The WoodRat WR900
Taming The Router
Your router is one of the most versatile tools in the workshop with a huge variety of large, small, cove, beading, ogee, chamfer, straight and dovetail bits. Uniquely, it will cut the sides and the bottom of a cut in one pass. It can be used for a wide variety of tasks and it works fast at 22,000 rpm, and (feeding in the right direction), it'll cut cleanly and accurately.
But, by itself, it's a real handful - intimidating, and potentially dangerous. What's needed is some means of taming the beast, and of controlling the direction of cut and at the same time of presenting the wood to the cutter in all possible ways.
Enter the WoodRat
It's inherently safe: the router bit is kept out of harms way when not cutting, and protection is quickly placed to protect you from danger when it's cutting. This makes it an ideal starting point for beginner and experienced router user alike.
The router is the right way up. The bit drops down to cut the wood. The router slides forwards and back, cutting the work. The WoodRat holds the wood firmly beneath the router, and can track it left and right into the path of the bit. So it works on all three axes. You can even climb-cut with no breakout thanks to its unique manual power-feed.
its own magic
Like any magic trick, it looks impossible, until you find out how it's done, then its simple.
Most of it is straightforward. When working by hand you measure where you want to cut, mark out the wood and put the work to the saw to be cut on the waste side of the line, just as taught in a beginners class. It's the same with the WoodRat, but what makes the jaw drop is how a simple Mark drawn on the machine face can locate the cuts repeatably and accurately. Having cut the first piece you then line up your cuts to joint the second piece to fit. You make your own template as you go along.
If you work in the Arts and Crafts tradition needing fine William Morris dovetails, or pioneer designs of your own, or make bee hives, or children's cots, davenports or dining chairs, there will be a place for this no-nonsense joint maker in your workshop.
Dust extraction starts right behind the cut. The big shavings might fly, but the dangerous fine particles are taken straight into the extraction system, and you don’t end your working day covered in dust.
If you’re setting up a new workshop, you can save money by installing a WoodRat first. Then you can decide what other tools and machinery you really need, and invest in the best.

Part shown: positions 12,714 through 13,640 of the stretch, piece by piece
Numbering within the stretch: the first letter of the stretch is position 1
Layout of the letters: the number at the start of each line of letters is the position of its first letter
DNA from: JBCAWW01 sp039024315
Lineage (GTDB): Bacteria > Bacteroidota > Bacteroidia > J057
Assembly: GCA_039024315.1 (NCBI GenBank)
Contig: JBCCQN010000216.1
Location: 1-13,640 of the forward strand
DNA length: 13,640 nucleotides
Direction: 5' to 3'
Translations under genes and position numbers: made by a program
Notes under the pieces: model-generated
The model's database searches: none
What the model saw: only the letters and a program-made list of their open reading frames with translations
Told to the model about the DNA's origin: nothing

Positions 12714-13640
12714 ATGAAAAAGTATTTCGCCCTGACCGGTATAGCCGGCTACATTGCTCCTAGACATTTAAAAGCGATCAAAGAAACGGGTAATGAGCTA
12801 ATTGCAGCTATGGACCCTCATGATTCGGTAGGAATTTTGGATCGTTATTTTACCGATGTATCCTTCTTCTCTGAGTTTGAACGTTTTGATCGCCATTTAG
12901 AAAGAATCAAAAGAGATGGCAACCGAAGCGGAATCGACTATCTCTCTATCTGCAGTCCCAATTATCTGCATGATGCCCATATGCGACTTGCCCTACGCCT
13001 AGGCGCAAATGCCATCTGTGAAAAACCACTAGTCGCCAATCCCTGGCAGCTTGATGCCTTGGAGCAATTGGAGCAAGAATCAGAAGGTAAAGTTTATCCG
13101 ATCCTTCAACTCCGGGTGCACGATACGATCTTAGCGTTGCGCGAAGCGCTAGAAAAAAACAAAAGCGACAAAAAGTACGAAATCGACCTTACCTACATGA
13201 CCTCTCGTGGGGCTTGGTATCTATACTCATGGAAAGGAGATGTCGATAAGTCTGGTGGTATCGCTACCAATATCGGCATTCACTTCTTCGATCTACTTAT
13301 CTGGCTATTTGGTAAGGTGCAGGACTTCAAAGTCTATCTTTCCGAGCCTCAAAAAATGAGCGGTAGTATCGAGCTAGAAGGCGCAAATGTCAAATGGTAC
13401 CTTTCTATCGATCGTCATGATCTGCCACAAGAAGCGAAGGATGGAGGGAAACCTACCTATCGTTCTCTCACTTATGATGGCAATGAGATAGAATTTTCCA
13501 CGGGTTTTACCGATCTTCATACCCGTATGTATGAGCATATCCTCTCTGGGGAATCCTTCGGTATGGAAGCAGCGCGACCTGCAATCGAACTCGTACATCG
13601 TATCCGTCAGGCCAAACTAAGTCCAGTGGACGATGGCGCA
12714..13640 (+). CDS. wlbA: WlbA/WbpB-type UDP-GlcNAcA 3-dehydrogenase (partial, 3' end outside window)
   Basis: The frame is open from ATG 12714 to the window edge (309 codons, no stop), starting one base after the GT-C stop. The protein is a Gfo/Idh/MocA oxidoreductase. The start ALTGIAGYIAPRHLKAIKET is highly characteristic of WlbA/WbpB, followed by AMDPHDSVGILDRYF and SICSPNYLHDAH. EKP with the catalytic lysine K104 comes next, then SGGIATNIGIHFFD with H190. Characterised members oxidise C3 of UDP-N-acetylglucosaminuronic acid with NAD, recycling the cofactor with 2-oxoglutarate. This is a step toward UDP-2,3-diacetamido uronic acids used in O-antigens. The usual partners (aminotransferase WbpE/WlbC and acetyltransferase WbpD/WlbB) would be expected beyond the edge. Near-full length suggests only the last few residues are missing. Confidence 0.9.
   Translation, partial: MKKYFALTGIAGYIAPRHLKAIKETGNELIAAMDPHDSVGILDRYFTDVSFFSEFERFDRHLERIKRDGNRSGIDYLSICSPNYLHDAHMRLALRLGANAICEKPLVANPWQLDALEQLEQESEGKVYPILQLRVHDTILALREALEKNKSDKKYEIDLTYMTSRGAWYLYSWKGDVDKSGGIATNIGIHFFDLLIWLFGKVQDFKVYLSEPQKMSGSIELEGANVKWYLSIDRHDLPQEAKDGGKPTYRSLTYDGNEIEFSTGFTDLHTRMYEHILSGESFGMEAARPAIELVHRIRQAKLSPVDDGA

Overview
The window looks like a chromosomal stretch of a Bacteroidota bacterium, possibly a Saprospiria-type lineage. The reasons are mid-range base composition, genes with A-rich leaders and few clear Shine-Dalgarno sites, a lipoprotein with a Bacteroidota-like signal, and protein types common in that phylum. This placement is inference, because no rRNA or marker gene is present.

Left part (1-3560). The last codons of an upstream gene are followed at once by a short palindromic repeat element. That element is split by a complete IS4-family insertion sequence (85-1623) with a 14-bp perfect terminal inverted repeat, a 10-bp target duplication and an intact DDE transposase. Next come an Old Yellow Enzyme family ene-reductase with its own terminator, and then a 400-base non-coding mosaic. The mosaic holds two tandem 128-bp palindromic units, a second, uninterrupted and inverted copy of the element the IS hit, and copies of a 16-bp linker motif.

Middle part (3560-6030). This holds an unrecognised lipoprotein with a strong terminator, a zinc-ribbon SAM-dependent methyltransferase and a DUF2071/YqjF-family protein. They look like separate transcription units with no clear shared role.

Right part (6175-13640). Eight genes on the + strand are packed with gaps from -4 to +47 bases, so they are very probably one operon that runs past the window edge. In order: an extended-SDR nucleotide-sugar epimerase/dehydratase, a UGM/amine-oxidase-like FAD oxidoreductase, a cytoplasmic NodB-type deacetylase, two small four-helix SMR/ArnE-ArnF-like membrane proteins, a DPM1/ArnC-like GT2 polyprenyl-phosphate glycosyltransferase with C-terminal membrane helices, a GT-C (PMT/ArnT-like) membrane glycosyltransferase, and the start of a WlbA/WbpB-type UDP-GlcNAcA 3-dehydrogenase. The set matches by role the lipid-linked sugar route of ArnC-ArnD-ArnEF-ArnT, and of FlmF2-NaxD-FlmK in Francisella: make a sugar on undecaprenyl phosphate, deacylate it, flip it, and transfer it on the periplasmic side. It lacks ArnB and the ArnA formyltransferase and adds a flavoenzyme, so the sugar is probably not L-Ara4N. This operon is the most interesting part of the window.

The WoodRat mounts at chest height on the wall, saving valuable space while it’s always ready for use. It can also be attached to a strong board held in a vice or SuperJaws for on-site use.
Enjoyable to Use
The WoodRat brings real pleasure to woodwork. As you get to know the machine, you’ll find yourself making better joints and more elaborate projects with greater confidence. Wherever two workpieces meet, there’ll be an elegant, perfectly fitting, appropriate joint.
The box contains everything you'll need to perform all the common tasks of joint-making: router table work, housings and dado joints , framing joints, tenons, mortises and raising and fielding panels. Reconfigure the machine for all kinds of dovetails, ranging from 6mm(1/4") to 50mm (2") deep and 750mm (30") wide.
That covers making boxes and chests, and fine and garden furniture. The Parallelogram and the Raising Plates and Guide Rails and Stops are included in the kit, but items such as the PlungeBar and Musclechuck, HSS bits are sold separately. And, of course, you'll also need a router.
You can make your own Mitre Box for working at angles, but our MB3 MitreBox is precision cut, and worth its money. You can make your own Mortise Rail, which has its advantages, but our MR4 MortiseRail is very useful if you have a lot of repetition (say for kitchen cupboards) and panel doors.
To get going you'll need a plunge router and some cutters. If you already have TCT cutters, you can use them, but we recommend our high speed steel range of bits, both straight and dovetail.
The current manual is version 10.4. If you have an older version and want to upgrade an older machine and don't know what you need, this is a good place to start. It will show the current state of the art.
The manual is about 100 pages and well supplied with diagrams and photos and there are translations in French, Dutch and German.
The WoodRat comes with a clear and detailed manual and a no quibble guarantee. Try the WoodRat for 28 days. If for any reason you are not fully satisfied, give us a call and we'll arrange collection and refund your entire purchase price.